In a statement on Saturday, the Iraqi Ministry of Foreign Affairs condemned “in strong and repeated terms, the incident of abuse against the Holy Quran and the flag of the Republic of Iraq in front of the Iraqi Embassy in Denmark.” It called the international community “to stand urgently and responsibly towards these atrocities that violate social peace and coexistence around the world.” the statementread. Thousands of people took to the streets in a handful of Muslim majority countries Friday to express their outrage at the desecration of a copy of the Quran in Sweden, a day after protesters stormed the country’s embassy in Iraq.

The protests in Iraq, Lebanon and Iran that followed weekly prayers were controlled and peaceful, in contrast to the scenes in Baghdad on Thursday, when demonstrators occupied the Swedish Embassy compound for several hours and set a small fire. The embassy staff had been evacuated before the storming, and Swedish news agency TT reported that they were relocated to Stockholm for security reasons. For Muslims, any desecration of the Quran, their holy text, is abhorrent. The Jordanian Foreign Ministry on Saturday denounced the burning of a copy of the Holy Quran by extremists in the Danish capital, Copenhagen, on Friday.

The ministry said, in a press release, that this marks an act of hatred and Islamophobia that incites violence and disrespects religions. It underlined its disapproval and condemnation of these irresponsible acts and behavior that provoke Muslims’ sentiments, fuel hatred and put peaceful coexistence into jeopardy. The ministry, further, emphasized that the recurrence of such racist acts and behavior requires the international community to muster efforts to address and prevent them and to enact laws that criminalize and ban the desecration of religious symbols and sanctities. The UAE Ministry of Foreign Affairs summoned the Charge D’Affaires of the Swedish Embassy on Friday to hand her a protest note over the repeated desecration of the Holy Quran in Stockholm.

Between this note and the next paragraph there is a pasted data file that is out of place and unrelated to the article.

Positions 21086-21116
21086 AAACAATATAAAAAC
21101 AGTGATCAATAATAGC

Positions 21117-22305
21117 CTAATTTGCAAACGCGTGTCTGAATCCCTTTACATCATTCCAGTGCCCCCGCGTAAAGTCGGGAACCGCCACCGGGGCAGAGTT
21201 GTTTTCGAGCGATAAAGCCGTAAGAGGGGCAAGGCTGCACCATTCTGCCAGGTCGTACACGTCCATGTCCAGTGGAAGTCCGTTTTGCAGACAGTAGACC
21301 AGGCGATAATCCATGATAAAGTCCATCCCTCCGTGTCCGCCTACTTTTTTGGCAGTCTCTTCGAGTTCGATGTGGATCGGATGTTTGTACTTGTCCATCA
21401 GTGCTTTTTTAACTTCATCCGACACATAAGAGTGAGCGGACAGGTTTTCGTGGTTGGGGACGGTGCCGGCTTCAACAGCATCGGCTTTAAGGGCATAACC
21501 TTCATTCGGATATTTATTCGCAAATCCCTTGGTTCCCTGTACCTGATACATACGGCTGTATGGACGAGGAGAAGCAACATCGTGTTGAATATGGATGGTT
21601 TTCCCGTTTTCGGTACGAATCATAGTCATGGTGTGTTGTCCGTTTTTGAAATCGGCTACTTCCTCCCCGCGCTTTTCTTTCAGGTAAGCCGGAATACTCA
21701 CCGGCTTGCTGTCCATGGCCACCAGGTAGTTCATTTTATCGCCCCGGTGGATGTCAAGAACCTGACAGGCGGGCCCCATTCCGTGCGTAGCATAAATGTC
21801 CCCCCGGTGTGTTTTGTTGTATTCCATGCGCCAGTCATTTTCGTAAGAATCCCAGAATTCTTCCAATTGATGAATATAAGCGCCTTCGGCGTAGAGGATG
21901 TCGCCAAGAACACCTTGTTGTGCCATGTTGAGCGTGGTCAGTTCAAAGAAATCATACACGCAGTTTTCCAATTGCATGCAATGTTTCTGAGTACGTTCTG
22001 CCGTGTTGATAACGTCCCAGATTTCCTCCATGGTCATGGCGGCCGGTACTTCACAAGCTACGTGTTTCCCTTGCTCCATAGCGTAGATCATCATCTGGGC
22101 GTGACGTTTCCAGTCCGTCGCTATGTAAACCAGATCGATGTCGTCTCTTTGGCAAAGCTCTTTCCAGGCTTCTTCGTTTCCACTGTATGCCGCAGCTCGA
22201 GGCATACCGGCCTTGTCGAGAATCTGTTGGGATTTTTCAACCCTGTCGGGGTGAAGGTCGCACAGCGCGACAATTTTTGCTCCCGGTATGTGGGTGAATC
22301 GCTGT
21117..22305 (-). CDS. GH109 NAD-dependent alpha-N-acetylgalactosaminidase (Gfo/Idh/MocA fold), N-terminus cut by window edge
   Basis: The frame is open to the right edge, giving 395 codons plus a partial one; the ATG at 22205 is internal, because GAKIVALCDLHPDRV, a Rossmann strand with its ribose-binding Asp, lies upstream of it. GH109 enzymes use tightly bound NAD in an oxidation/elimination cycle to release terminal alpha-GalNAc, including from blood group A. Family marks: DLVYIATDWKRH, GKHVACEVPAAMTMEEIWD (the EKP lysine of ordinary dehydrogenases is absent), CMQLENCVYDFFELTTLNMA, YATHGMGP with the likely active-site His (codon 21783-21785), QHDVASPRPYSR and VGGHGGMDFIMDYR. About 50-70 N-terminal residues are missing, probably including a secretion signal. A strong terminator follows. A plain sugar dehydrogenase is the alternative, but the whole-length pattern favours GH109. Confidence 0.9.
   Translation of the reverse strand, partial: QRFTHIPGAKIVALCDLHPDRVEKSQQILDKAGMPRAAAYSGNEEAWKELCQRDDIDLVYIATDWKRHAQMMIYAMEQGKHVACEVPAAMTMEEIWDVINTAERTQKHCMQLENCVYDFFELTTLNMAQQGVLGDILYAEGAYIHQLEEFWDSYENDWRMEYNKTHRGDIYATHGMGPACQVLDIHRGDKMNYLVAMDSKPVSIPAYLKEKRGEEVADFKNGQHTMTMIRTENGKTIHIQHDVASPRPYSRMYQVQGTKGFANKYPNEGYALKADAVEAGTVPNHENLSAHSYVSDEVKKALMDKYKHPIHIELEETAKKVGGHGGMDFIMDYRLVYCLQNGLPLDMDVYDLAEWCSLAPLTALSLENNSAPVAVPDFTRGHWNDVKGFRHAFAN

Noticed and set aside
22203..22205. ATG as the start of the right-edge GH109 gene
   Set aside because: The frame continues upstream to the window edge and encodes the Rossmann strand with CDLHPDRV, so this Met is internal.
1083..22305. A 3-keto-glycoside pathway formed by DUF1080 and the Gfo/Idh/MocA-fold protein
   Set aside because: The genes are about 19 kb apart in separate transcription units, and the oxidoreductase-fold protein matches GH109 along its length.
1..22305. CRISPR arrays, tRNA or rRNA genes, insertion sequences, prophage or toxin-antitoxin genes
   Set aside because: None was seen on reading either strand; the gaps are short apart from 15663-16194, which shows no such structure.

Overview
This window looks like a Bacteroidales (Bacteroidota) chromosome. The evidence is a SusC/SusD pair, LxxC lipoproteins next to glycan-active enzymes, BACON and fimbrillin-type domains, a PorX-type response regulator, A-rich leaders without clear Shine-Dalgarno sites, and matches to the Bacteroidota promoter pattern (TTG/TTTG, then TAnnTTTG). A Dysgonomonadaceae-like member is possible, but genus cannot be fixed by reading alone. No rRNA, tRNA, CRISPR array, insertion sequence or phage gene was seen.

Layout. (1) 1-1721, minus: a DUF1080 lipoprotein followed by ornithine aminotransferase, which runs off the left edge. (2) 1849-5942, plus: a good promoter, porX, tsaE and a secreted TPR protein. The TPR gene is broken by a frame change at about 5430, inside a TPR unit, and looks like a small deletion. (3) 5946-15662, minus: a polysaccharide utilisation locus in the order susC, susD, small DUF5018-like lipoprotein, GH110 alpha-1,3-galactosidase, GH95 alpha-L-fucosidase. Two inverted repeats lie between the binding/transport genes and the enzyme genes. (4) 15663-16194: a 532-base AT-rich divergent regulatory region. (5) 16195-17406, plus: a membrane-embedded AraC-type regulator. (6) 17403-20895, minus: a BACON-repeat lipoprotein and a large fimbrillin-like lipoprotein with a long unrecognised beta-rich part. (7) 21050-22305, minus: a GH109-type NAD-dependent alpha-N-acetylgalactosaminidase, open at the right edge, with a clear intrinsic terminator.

The UAE strongly condemned the decision of the Swedish government to continue to allow such acts to occur, according to a statement from the ministry carried by the UAE news agency (WAM). The UAE stressed that Sweden has disregarded its international responsibilities and demonstrated a lack of respect for social values ​​in this regard. The Ministry emphasized the importance of monitoring hate speech and expressions of racism that negatively impact peace and security. It expressed its rejection of the use of freedom of expression as justification for such heinous acts, according to the statement.

The Ministry underscored the UAE’s rejection of all practices aimed at undermining security and stability in contravention of human values ​​and principles. It reaffirmed that hate speech and extremism contradict international efforts to spread the values ​​of tolerance, coexistence and peace between peoples. The Ministry underscored that the allowance of such heinous acts contradicts international norms and laws that prevent attacks on religions and religious symbols, and that hate speech and extremism contribute to the outbreak, escalation and recurrence of conflict worldwide.